A week ago I was one of the lucky recipients of a Google CR 48 notebook. The detail of the CR 48’s hardware failures have been well documented, as any Google search for CR 48 will reveal (lack of Home, End, Delete, Caps Lock keys; faulty touchpad; etc) so I won’t both reviewing these aspects. Instead I shall focus on a topic more near and dear to this blog: the application of the CR 48 in an education setting.
I received my CR 48 in a fit of excitement, but immediately upon turning it on, I had my first encounter with it’s fatal flaw: network incompatibility. As the OS entirely relies upon wireless internet access for the setup, it is subject to all of the typical annoyances associated with WiFi. As I love and work on the UC, Irvine campus, I am subject to their security protocols for my internet access, a situation familiar to many academics and students. Upon turning on my computer, I was unable to authenticate my Google account until floundering into Guest mode and being redirected to our university’s network authentication page. After 1 blissful, naive hour online I turned off my computer…little did I know how dear that hour was.
Upon next turning on my computer, I found that I was no longer able to access the internet, nor could I find or access the network authentication page. My new notebook was effectively bricked. Thankfully Google has amazing tech support in the form of Chrome Ninjas (who sadly it seems only work Monday through Friday). After 3 days of tech support involving entering the elusive command prompt (open using ctrl + alt + t), resetting the computer (using the hidden developers switch), and very pleasant conversations with a knowledgeable ninja, we resolved the problem. My own network, UCI Resnet, had assigned me an IP address that had previously been blocked.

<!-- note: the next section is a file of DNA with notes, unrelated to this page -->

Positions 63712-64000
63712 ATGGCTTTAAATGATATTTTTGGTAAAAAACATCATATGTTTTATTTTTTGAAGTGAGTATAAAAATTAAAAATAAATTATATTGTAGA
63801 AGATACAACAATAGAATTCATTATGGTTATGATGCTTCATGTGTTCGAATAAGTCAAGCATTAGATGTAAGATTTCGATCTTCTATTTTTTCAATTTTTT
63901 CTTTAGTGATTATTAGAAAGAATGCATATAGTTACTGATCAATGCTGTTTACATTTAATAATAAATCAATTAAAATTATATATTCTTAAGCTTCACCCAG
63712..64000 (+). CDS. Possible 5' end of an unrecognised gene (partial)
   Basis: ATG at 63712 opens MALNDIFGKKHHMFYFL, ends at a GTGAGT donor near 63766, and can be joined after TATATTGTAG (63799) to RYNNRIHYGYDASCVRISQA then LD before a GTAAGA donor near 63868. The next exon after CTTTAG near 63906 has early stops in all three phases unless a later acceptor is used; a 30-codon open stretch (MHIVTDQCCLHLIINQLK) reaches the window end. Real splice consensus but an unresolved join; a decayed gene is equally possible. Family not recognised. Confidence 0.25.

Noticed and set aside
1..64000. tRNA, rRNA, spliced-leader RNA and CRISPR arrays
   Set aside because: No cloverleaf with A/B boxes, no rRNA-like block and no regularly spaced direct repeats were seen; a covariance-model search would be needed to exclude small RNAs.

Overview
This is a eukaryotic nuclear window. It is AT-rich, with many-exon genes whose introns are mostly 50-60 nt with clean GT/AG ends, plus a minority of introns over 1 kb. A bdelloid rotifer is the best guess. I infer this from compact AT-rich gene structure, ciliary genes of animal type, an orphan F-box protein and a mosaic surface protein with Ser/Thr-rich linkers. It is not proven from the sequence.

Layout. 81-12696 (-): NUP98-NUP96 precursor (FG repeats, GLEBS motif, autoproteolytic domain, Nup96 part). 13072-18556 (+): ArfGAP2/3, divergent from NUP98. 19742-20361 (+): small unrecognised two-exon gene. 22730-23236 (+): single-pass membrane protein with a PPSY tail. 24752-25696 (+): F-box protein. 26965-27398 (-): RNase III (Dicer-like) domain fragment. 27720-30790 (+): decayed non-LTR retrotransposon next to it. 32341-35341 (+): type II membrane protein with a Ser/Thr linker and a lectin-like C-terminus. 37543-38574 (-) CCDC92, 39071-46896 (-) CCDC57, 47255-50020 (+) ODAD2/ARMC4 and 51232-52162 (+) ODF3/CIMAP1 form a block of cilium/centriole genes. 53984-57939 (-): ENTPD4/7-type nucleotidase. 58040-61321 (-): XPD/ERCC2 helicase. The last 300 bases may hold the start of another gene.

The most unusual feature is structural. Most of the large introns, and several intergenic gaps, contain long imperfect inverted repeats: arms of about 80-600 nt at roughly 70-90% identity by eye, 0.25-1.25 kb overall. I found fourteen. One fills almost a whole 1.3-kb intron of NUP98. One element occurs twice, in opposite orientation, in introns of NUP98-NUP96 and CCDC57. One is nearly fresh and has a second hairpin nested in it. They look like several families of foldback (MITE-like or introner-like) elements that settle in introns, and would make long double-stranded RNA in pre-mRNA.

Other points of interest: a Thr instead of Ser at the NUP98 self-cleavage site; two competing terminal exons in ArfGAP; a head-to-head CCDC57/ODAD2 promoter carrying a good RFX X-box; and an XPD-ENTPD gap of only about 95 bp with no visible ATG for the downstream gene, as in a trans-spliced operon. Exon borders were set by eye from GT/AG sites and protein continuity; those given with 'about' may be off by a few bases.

Moral of the story:
Chrome OS relies upon the most fragile, ill-supported segment of our technology structure: the WiFi network. This is often where valuable websites are blocked, legacy settings & code wreck havok, and hardware fails. My husband, a teacher, refuses to test the CR 48 on his school’s network since they already block Google products such as Gmail, Google Calendar, and Gtalk. He complains often that though they use Google Apps, they block the generic versions of Google for his students and himself. Even on an open network, a small error bricked the entire notebook.
Beyond this, the CR 48 shows promise for schools. Since the OS is entirely cloud supported, users can switch between computers with ease. At parties, I don’t mind passing my computer around to others because even strangers can sign into their own accounts without my worrying for my files and settings. The OS starts up in seconds, not minutes. The memory is solid state so more durable. Applications, extensions, and themes belong to the user, not the computer, and install quickly upon the initial sign in. The number of applications is growing, though Chrome still does not support Silverlight, Java, or most media players.
Overall, I feel that Chrome OS shows promise and could be considered for schools that have “Gone Google” in another couple of years.